Press release from the Tennessee Senate Republican Caucus; April 1, 2015:
(NASHVILLE, Tenn.), April 1, 2015 — Advocates for broadband expansion in Tennessee announced that efforts to extend community-based fiber optic networks are being placed on hold for now because there is not enough support among state lawmakers to change a state regulation that prevents the expansion of municipal fiber optic systems. According to Tennessee State Senator Janice Bowling (R-Tullahoma), who sponsored legislation that would allow municipal utilities to provide fiber optic services beyond their current service area, she put the measure on hold. She trusts this will make it easier to continue the process next legislative session.
“Thanks to a growing number of Tennesseans, who are contacting their representatives to communicate their critical need for broadband services, we made more progress this legislative session than ever before,” Senator Bowling said. “Next year, I hope the needs of the hundreds of thousands of Tennesseans with little or no broadband service will prevail. The vested interests of the legacy carriers who refuse to serve them while lobbying to prevent community-based providers from meeting the needs of the people in our state must be more clearly confirmed.”
Senator Bowling also emphasized the need for concerned citizens to get involved. “I invite every Tennessean who is passionate about broadband to make your views known to your state representatives,” Senator Bowling said. “If your educational opportunities, your job prospects, your business, your access to telemedicine, your ability to buy or sell real estate or other basic needs are impaired, lawmakers in Nashville need to hear from you. Access to high speed broad band is to the 21st Century, what access to electricity was to the 20th Century. It is essential.”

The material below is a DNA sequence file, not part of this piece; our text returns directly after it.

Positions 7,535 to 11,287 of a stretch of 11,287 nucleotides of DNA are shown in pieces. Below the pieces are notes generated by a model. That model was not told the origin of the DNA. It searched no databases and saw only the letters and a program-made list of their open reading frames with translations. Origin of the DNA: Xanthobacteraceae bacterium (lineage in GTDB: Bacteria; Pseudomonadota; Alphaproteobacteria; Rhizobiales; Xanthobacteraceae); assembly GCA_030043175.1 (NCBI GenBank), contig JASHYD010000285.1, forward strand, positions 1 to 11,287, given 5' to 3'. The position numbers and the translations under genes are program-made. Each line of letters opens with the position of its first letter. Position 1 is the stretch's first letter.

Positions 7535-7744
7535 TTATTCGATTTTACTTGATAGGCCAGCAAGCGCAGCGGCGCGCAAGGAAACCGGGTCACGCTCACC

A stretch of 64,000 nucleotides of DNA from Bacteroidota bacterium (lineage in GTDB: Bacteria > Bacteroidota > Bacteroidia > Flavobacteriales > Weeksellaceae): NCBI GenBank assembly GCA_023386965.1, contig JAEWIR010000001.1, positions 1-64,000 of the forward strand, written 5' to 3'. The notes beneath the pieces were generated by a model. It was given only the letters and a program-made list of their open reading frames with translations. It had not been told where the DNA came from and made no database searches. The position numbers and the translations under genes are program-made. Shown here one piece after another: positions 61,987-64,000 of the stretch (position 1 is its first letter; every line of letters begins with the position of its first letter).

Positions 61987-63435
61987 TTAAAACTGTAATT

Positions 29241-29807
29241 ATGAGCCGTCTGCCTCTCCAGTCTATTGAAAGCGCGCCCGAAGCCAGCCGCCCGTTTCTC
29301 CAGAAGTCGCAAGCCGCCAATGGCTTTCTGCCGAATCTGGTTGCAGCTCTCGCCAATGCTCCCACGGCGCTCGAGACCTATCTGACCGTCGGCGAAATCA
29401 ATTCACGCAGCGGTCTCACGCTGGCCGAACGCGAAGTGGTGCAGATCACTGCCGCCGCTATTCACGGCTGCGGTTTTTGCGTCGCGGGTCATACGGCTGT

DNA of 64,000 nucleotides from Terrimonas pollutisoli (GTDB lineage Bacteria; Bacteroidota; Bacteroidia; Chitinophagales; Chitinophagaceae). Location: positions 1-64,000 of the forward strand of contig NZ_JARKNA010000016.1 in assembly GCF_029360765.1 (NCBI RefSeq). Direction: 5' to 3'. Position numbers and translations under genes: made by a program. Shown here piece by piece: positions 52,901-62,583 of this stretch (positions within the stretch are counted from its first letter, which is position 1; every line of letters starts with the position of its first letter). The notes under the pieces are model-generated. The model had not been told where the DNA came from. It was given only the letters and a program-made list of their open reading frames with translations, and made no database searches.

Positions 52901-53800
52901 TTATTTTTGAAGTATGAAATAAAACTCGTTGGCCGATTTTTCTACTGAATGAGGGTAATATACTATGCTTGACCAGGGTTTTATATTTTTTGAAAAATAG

In addition, Senator Bowling said removing Tennessee’s territorial restrictions reinforces free-market competition. “Currently, most Tennesseans have no choice when it comes to broadband,” said Senator Bowling. “The lucky ones have one broadband provider and many have no choice for broadband services at all. The Tennessee Fiber Optic Communities are proving competition is good both for customers and the competitive businesses themselves. I want to see that kind of competition spread across the state.”
Harold DePriest, president and CEO of EPB and chair of the Tennessee Fiber Optic Communities, pointed to the value of giving local elected leaders the freedom and responsibility to make infrastructure decisions for the betterment of the communities they serve. “State officials would never tell city or county leaders that they couldn’t build roads for local residents and businesses,” DePriest said. “In the 21st Century, broadband infrastructure is just as critical as good roadways to the economic development and quality of life of a community. Allowing investor-driven entities headquartered in other states to pick which Tennessee communities win and which lose when it comes to this critical infrastructure undermines the fundamental principle of local control.”